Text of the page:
The time would come though when Peter would be restricted in his movement and be forced in a direction he wasn’t willing to go. He would no longer be able to expose the free spirit that always caused him to be the first to put his foot in his mouth and the first to speak, the impetuous Peter would be no more.

Soon after New Testament times the phrase ‘to glorify God’ became a common term for martyrdom. The tradition is that Peter died by crucifixion. Eusebius quotes Origen for the story that he asked to be crucified downwards.

By the time, John wrote this, he knew of the death of Peter and how he had died, so he was able to draw the parallel himself. In the last call to ‘follow me’ we see that Peter evidently understood the words literally, and immediately began to walk after Jesus, notice John 21:20, ‘he turned and saw’, John is following. But the command was probably meant figuratively, ‘go on following me faithfully’, John 1:43 / Matthew 8:22 / John 9:9 / John 19:21.

Despite his previous boasting, Peter had failed, he was now called to follow faithfully, even to martyrdom, John 13:36-37. A call of encouragement to discipleship and t the rigours of the apostolic office.

‘Then he said to him, ‘Follow me!’ Peter turned and saw that the disciple whom Jesus loved was following them. (This was the one who had leaned back against Jesus at the supper and had said, ‘Lord, who is going to betray you?’)When Peter saw him, he asked, ‘Lord, what about him?’ Jesus answered, ‘If I want him to remain alive until I return, what is that to you? You must follow me.’ John 21:20-22

Here we see the beloved disciple. Peter saw his great friend standing near and asked, ‘Lord, what about this man?’ He had been told about his own future, what about John? Jesus’ answer is a rebuke, ‘If I want him to remain alive until I return, what is that to you? You must follow me.’

‘You must follow me’ impresses upon Peter that his responsibility is for his own faithfulness, Jesus is simply saying, don’t let your doubts and perplexities about others hinder your own service.’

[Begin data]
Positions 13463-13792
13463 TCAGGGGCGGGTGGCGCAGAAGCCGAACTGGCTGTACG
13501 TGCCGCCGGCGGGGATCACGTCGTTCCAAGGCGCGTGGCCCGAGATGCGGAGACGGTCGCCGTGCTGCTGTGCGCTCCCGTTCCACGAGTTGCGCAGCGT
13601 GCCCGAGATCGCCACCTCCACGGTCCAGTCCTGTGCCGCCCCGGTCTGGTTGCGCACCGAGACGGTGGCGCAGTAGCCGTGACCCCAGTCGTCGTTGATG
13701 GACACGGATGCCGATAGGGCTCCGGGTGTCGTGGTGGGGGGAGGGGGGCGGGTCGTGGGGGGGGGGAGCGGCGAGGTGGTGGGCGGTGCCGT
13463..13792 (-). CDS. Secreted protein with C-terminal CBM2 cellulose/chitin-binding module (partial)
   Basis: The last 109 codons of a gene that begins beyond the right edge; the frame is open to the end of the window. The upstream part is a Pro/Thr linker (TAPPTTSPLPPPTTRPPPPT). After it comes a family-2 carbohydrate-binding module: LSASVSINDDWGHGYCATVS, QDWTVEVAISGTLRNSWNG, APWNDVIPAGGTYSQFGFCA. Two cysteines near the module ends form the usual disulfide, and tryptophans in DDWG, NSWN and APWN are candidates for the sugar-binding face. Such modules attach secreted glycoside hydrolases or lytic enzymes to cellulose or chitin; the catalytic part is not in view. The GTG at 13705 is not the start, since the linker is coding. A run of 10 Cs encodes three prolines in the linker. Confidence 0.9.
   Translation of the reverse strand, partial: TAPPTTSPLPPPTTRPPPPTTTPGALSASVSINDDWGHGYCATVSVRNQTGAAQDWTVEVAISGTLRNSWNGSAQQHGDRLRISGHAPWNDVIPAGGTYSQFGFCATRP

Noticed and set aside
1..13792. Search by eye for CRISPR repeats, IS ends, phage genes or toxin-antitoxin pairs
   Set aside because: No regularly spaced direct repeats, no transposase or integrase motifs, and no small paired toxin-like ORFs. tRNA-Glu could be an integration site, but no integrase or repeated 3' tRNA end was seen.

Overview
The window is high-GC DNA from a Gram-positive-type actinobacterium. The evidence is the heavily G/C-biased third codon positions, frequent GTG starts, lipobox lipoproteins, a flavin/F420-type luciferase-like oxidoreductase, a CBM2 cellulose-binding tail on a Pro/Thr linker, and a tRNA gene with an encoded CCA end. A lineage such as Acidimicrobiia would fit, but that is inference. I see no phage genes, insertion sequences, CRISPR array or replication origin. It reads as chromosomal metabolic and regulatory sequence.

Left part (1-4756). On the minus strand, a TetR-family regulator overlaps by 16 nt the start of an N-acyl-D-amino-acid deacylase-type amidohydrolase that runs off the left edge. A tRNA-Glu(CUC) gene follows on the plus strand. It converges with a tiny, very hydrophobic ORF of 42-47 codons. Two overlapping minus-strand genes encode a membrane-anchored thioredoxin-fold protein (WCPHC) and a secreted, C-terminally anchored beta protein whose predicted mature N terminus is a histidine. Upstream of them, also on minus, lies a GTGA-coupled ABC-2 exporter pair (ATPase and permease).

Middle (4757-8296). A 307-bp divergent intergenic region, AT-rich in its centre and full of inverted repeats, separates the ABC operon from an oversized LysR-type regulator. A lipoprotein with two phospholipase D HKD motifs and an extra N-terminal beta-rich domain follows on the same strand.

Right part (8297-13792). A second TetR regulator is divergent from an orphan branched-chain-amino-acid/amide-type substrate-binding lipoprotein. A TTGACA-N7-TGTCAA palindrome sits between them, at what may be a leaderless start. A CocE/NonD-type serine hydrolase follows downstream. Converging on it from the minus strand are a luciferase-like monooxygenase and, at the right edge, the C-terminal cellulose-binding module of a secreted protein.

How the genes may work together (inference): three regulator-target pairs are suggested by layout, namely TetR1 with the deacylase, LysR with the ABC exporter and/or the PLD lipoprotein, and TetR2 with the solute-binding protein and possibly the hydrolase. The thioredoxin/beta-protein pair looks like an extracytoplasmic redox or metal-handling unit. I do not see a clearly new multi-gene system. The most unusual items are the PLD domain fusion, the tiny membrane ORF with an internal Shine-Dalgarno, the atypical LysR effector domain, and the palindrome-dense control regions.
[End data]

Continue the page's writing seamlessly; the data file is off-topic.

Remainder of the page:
Our duty is to obey without waiting to know what orders or promises may be given to others.

‘Because of this, the rumour spread among the believers that this disciple would not die. But Jesus did not say that he would not die; he only said, ‘If I want him to remain alive until I return, what is that to you?’ John 21:23

What was to become of John?

The reply was misconstrued to become the rumour that John would never die, that the Lord would return before his death. This idea must have grown stronger and stronger as John grew older and he needed to squash the entire story, he does so here quite effectively.

The Mormons

The Mormons believe that John was translated into a deathless state, not quite resurrected, and is still alive today. John simply wanted to correct any misunderstanding concerning his own death.

The rumour was already up and running that John would never die, this simply wants true and Jesus never actually said it.

Jesus didn’t mean that John would remain alive until His final coming but was referring to His coming judgement upon Jerusalem in A.D. 70. He was rebuking Peter’s curiosity, not affirming that John would live on till the Master returned.


It’s interesting from the time Peter denied knowing Christ three times, John 18:15-27, things seem to happen in threes for Peter from that point on, John 21:15-17 / Acts 10:9-16 / Acts 10:17-19.

He had to learn that it takes humility to follow Jesus and this is a question we too must ask ourselves, are we willing to follow Jesus, no matter what?

If we truly love Him, we will do everything He commanded us to do.

‘If you love me, keep my commands.’ John 14:15